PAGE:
Efficiency of object recognition networks on an absolute scale
Richard Murray, Devin Kehoe, York University, Canada
Posters 1 Poster
Pacific Ballroom H-O
Thu, 25 Aug, 19:30 - 21:30 Pacific Time (UTC -8)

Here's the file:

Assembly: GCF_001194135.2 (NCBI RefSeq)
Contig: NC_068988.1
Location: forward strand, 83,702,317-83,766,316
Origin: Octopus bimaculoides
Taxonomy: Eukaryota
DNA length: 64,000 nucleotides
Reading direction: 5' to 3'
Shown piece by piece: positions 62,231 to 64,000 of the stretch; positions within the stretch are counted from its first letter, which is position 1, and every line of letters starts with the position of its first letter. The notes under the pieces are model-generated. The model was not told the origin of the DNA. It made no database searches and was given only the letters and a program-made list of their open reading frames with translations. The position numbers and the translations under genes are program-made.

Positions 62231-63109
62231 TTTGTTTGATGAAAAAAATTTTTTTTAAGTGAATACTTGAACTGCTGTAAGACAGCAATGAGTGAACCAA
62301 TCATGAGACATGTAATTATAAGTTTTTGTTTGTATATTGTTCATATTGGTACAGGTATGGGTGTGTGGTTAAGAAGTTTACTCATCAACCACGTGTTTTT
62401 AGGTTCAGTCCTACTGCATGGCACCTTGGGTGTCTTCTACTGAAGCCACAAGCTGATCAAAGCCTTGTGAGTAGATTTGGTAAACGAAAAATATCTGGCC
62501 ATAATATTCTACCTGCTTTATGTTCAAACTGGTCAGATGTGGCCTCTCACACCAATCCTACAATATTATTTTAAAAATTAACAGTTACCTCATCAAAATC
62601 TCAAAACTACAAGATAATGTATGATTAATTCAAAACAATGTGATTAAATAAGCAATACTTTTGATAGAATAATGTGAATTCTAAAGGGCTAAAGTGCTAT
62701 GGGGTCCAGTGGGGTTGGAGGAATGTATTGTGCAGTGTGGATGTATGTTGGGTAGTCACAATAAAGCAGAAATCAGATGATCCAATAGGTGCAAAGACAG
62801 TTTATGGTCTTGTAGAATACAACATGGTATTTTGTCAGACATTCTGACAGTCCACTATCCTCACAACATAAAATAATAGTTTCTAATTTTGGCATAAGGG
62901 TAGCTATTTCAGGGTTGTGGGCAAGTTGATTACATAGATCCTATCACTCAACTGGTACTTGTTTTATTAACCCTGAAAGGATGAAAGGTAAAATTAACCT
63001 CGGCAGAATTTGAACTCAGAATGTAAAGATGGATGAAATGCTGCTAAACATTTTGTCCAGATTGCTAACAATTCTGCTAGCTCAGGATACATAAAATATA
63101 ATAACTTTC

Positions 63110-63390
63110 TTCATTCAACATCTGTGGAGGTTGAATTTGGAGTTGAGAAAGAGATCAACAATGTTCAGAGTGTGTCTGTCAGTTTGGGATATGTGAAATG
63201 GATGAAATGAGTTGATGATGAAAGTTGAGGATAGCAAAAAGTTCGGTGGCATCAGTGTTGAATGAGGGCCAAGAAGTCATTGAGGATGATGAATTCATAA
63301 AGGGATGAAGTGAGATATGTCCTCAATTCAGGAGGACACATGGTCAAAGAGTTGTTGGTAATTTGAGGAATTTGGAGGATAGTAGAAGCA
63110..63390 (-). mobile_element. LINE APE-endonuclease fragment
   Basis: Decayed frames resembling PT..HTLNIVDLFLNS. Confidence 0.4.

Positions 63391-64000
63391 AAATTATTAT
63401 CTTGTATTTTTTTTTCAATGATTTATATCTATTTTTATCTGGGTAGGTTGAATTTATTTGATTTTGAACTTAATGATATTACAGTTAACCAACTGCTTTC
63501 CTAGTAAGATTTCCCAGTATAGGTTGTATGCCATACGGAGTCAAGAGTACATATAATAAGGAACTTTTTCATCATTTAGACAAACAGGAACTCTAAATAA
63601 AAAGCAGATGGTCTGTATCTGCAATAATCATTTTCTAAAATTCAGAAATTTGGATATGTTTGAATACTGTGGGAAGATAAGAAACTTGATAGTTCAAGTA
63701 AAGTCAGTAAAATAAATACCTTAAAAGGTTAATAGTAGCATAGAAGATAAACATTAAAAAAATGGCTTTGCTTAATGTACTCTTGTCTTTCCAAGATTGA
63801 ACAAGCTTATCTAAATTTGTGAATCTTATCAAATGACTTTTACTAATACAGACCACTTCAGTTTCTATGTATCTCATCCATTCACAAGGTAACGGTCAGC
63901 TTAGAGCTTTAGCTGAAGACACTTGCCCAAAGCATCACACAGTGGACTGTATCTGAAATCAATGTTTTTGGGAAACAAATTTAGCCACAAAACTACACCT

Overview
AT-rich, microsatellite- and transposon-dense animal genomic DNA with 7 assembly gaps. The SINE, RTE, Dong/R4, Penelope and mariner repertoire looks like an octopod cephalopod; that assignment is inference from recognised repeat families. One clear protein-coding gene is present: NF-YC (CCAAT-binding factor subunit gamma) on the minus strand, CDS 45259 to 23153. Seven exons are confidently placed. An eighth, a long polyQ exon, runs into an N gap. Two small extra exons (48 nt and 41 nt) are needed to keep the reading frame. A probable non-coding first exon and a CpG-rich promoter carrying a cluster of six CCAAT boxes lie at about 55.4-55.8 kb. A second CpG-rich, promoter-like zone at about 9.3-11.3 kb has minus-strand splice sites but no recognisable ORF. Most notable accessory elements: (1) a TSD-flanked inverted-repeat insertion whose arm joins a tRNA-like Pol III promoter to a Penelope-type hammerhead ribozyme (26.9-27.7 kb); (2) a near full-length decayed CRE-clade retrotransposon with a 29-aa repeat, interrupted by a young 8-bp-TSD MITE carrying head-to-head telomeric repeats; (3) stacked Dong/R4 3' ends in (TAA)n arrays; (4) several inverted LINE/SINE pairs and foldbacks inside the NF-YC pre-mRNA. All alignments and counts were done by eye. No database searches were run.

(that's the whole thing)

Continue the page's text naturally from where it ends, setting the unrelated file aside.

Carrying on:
Deep neural networks have made rapid advances in object recognition, but progress has mostly been made through experimentation, with little guidance from normative theories. Here we use ideal observer theory and associated methods to compare current network performance to theoretical limits on performance. We measure network performance and ideal observer performance on a modified ImageNet task, where model observers view samples from a limited number of object categories, in several levels of external white Gaussian noise. We find that although current networks achieve 90% performance or better on the standard ImageNet task, the ideal observer performs vastly better on the more limited task we consider here. The networks' "calculation efficiency", a measure of the extent to which they use all available information to perform a task, is on the order of 10^-5, an exceedingly small value. We consider reasons why efficiency may be so low, and outline further uses of ideal observers and noise methods to understand network performance.